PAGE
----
Writing: A College Handbook - The Semicolon and the Colon (Ch. 30)
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[FROM THE TEXT]
You may use a semicolon to join two independent clauses that are closely related in meaning: “Insist on yourself; never imitate.” (Ralph Waldo Emerson) You may use a semicolon to join two independent clauses when the second begins with or includes a conjunctive adverb: “Shakespeare’s plays are four hundred years old; nevertheless, they still speak to us.” For more on semicolons and conjunctive adverbs, see 15.5. You may use a semicolon before a conjunction to join two independent clauses that contain commas: “By laughing at our faults, we can learn to acknowledge them graciously; and we can try to overcome them in a positive, even cheerful way, not grimly and disagreeably.” Use semicolons to emphasize the division between items that include commas: “There were three new delegates at the meeting: Ms. Barbara Smith from Boulder, Colorado; Ms. Beth Waters from Omaha, Nebraska; and Mr. James Papson from Greenwood, Arkansas.”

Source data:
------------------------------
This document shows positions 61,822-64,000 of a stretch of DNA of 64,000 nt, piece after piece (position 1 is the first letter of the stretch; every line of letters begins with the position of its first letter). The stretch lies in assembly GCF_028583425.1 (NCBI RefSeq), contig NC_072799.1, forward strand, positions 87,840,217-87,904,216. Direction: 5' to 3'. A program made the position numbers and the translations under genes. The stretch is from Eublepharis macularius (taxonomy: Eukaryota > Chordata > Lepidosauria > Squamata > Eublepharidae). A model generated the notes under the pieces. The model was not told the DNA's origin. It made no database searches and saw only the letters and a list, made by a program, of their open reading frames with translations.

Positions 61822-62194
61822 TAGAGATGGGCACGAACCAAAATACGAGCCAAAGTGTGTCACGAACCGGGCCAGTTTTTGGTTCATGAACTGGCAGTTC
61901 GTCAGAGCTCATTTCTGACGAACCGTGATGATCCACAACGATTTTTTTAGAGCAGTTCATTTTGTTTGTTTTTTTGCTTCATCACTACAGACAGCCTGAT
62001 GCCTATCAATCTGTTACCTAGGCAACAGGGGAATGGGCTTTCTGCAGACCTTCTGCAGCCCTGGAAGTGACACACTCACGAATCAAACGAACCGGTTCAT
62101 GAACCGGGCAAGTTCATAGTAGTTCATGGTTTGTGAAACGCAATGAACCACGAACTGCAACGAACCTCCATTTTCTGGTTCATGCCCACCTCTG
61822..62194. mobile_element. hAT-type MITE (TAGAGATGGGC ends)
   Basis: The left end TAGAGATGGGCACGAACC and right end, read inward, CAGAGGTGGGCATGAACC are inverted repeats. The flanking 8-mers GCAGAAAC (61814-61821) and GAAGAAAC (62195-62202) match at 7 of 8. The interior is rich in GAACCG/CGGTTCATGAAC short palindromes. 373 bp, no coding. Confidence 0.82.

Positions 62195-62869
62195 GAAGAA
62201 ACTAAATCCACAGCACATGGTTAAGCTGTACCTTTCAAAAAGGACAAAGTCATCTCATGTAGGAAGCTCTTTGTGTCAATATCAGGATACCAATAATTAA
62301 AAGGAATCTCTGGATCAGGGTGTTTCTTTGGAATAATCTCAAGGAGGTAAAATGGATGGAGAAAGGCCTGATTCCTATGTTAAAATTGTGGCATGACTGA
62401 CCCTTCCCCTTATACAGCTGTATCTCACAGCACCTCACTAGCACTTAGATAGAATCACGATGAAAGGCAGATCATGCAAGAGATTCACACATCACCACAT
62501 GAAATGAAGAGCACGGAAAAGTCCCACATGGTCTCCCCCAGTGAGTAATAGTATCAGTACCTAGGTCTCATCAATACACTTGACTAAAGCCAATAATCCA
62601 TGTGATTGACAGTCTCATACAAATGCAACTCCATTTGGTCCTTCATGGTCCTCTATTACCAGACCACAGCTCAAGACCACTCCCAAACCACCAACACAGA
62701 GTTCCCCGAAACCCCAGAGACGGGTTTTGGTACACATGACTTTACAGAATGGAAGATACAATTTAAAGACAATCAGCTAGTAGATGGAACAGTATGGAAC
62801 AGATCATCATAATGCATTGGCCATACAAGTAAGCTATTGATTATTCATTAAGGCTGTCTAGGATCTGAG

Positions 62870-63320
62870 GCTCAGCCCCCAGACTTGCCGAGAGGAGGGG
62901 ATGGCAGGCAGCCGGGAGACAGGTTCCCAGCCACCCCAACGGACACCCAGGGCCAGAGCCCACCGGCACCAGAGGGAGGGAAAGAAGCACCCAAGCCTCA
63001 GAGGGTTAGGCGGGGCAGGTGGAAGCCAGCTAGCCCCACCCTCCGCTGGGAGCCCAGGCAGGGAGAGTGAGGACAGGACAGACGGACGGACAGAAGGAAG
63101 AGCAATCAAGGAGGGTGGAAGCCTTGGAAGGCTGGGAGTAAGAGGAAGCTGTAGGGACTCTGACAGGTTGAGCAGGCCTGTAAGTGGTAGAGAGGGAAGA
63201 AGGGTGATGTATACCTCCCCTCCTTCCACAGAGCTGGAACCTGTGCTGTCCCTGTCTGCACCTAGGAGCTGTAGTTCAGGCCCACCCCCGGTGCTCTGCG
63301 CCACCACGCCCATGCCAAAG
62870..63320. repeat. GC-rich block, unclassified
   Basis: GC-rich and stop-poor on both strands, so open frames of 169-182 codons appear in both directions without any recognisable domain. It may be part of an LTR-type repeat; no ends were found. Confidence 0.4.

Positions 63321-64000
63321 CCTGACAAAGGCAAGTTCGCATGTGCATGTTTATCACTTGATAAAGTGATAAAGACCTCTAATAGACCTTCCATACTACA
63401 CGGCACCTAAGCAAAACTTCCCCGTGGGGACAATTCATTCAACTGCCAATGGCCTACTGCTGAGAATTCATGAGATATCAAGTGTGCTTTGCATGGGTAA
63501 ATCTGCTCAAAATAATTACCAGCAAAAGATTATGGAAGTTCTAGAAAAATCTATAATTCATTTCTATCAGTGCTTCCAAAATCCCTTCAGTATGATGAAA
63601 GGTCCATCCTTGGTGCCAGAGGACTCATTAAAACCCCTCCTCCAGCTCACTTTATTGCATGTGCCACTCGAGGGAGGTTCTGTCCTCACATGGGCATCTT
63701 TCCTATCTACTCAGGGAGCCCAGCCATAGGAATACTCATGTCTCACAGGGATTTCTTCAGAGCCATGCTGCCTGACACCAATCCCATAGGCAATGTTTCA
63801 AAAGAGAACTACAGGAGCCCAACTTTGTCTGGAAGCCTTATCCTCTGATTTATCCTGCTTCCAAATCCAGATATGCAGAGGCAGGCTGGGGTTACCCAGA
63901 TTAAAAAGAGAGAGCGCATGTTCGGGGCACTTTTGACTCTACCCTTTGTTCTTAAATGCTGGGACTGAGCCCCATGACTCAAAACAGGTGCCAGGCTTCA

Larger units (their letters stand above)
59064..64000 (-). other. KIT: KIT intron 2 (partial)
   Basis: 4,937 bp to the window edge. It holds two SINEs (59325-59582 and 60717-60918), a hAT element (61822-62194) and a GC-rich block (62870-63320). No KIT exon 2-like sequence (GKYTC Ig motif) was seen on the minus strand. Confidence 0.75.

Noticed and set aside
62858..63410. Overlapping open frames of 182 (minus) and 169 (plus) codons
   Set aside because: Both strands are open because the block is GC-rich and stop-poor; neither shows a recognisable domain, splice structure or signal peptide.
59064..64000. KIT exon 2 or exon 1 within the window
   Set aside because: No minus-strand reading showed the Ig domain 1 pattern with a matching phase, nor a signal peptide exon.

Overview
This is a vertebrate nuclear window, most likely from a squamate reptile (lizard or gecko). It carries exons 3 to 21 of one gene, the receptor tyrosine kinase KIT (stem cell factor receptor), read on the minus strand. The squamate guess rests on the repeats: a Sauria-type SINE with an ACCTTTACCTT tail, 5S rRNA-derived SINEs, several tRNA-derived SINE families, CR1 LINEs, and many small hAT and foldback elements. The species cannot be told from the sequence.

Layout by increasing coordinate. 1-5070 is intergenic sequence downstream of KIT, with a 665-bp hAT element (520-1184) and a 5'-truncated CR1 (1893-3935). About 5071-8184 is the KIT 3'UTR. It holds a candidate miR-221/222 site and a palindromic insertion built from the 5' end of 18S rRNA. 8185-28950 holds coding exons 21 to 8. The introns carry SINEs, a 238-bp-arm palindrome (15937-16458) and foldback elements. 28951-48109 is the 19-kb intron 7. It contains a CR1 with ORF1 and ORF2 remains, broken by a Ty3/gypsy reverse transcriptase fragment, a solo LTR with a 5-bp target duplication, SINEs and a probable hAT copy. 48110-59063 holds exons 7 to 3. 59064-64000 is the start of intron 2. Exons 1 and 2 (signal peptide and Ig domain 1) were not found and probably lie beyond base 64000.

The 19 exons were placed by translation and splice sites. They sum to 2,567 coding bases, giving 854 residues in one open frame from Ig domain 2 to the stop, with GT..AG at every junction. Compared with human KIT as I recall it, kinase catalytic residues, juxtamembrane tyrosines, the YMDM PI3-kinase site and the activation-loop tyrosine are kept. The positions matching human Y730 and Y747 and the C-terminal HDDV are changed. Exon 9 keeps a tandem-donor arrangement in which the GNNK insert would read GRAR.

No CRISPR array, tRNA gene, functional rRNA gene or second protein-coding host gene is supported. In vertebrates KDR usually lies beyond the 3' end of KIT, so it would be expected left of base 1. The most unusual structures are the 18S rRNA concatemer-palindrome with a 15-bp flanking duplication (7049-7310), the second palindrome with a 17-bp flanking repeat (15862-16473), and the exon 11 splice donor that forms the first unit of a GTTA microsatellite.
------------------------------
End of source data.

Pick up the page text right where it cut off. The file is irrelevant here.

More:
[ABOUT THE BOOK]
Through four successful editions, Writing: A College Handbook’s positive approach has not only empowered students to write effectively, it has challenged students to consider why good writing matters. The Fifth Edition builds on this emphasis, exemplifying in clear, engaging prose the skills that students need to communicate in a wide variety of rhetorical contexts. A reliable and easy-to-use reference tool and an up-to-date rhetoric and research guide, Writing: A College Handbook invites students to discover the power of effective writing.